York University claims Christianity fuels colonialism
York University claims Christianity fuels colonialism

Toronto’s York University claimed in its recently released “Decolonizing, Equity, Diversity and Inclusion Strategy” document that Christianity fuels colonialism – and referred to the religion practiced by millions of Canadians as an “ideology.”

York’s anti-Christian statement comes amid hate crimes against Catholics being on the rise in Canada, and Christianity continuing to be the world’s most persecuted religion.

The university report claims colonialism “is driven by an excessive need for power and control of land, people and resources to achieve economic gain” and that colonialism “dominates all aspects of life.”

“Colonialization is violent, and in many countries, including Canada, it is ongoing. Colonialism is built on racial hierarchies that justify the displacement, enslavement and forced assimilation of colonized peoples,” reads page 9 of the document. 

The report then lumps Christianity, describing the religion as an ideology, with “white supremacy, capitalism and imperialism.”

“Fuelled by specific ideologies, including white supremacy, Christianity, capitalism and imperialism, colonialism depends on the judging of people Indigenous to the lands being colonized as inferior and requires the colonizers to assert superiority as justification for their actions,” the report reads.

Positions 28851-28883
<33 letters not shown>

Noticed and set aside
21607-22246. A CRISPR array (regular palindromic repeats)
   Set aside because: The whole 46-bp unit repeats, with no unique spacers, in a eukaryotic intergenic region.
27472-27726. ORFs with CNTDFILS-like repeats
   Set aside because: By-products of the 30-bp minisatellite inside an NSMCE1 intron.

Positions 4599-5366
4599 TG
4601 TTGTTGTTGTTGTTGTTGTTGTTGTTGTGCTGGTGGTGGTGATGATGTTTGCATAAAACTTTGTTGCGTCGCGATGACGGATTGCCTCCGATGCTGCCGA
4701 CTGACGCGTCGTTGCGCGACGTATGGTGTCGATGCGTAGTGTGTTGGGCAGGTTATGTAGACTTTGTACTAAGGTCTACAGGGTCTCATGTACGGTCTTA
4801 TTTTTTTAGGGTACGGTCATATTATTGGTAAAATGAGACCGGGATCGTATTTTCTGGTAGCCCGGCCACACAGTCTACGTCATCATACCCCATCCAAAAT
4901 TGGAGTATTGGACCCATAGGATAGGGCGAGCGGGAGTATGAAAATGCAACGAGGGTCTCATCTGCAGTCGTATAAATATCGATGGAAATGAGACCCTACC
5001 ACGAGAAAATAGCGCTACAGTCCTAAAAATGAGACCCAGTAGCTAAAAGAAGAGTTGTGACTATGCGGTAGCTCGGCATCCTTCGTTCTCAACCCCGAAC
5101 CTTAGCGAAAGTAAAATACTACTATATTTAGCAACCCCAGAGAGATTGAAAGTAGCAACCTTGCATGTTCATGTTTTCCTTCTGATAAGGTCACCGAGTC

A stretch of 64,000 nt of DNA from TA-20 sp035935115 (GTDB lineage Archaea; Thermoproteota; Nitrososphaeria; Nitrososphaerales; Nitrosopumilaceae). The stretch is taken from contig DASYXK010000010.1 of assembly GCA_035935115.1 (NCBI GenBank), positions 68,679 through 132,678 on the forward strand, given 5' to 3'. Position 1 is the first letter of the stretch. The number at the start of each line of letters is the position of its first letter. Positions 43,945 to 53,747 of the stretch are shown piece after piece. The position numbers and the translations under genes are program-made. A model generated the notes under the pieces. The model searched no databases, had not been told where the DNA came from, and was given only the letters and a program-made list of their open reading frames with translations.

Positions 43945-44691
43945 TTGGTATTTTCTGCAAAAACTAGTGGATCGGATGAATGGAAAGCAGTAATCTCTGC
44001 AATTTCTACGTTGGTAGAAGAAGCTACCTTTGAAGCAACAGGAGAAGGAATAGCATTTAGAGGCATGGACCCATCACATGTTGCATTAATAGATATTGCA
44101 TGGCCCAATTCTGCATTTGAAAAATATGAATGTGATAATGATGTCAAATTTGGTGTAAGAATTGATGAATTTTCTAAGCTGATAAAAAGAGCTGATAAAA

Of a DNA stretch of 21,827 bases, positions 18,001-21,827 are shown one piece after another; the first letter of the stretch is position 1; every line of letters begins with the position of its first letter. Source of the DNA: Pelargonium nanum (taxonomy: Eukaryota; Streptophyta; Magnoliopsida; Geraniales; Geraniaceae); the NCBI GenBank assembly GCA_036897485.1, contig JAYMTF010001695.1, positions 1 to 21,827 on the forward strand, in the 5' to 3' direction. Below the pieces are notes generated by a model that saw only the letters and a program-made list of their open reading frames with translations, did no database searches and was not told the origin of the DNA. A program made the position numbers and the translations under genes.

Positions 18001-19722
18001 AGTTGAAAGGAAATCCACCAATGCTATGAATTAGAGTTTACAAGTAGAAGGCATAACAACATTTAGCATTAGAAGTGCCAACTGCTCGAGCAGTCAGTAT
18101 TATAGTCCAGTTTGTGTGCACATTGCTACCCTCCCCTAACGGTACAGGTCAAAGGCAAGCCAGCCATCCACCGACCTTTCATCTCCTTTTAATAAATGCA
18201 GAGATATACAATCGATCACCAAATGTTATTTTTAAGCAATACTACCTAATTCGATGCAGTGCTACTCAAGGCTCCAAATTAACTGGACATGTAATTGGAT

Ezra Institute for Contemporary Christianity Director Ryan Eras told True North that York’s claim is more ironic than surprising, noting that “the very idea of the university – which York seems to have no difficulty self-identifying as – is inherently Christian.”

Eras added that Christian missionaries have fought to end unjust practices around the world, citing the example of William Carey, who laboured for equal treatment of men and women in India, with his work for the abolition of the traditional cultural practices of widow-burning (sati) and sex-selective infanticide.

He also noted that “diversity is only valuable insofar as it participates in and contributes to unity.” 

York Deputy spokesperson Yanni Dagonas defended the university’s claim that colonialism is fueled by Christianity in an email to True North. 

“Decolonization is foundational to this work and requires a deeper understanding of colonialism, including an acknowledgement of the systems of ideological power that created it, including religiously Christian organizations that have historically oppressed Indigenous peoples,” said Dagonas.

“This should not be seen as commentary on individuals of Christian faith, but rather as a recognition of the responsibility to examine traditional power structures and to address unfair treatment of any community member within these structures.” 

Dagonas added that “York is proud to welcome students from many religious backgrounds, including Christian students. We remain committed to providing a safe environment for our community to live and learn” and that the university “condemns all forms of discrimination, racism and hate, which are contrary to our foundational values as an institution.”

The 2021 Canadian census found that a large number of Indigenous Canadians identify as Christian, with many being Catholic and Anglican. In Quebec, more than half of Indigenous peoples identify as Catholic. 

The Gospel Coalition also notes that many survivors of residential schools continue to practice Christianity.

York’s “Decolonizing, Equity, Diversity and Inclusion Strategy” document also touches on the implementation of several woke initiatives and policies in the pursuit of EDI ideology, including “creating spaces for equity-deserving groups”, as well as dedicated spaces for what it calls “chest-feeding.” 

The university also wants social justice training to cover “microaggressions” like “misgendering,” as well as how to “disrupt whiteness.” The document also discusses engaging in more equity hiring.

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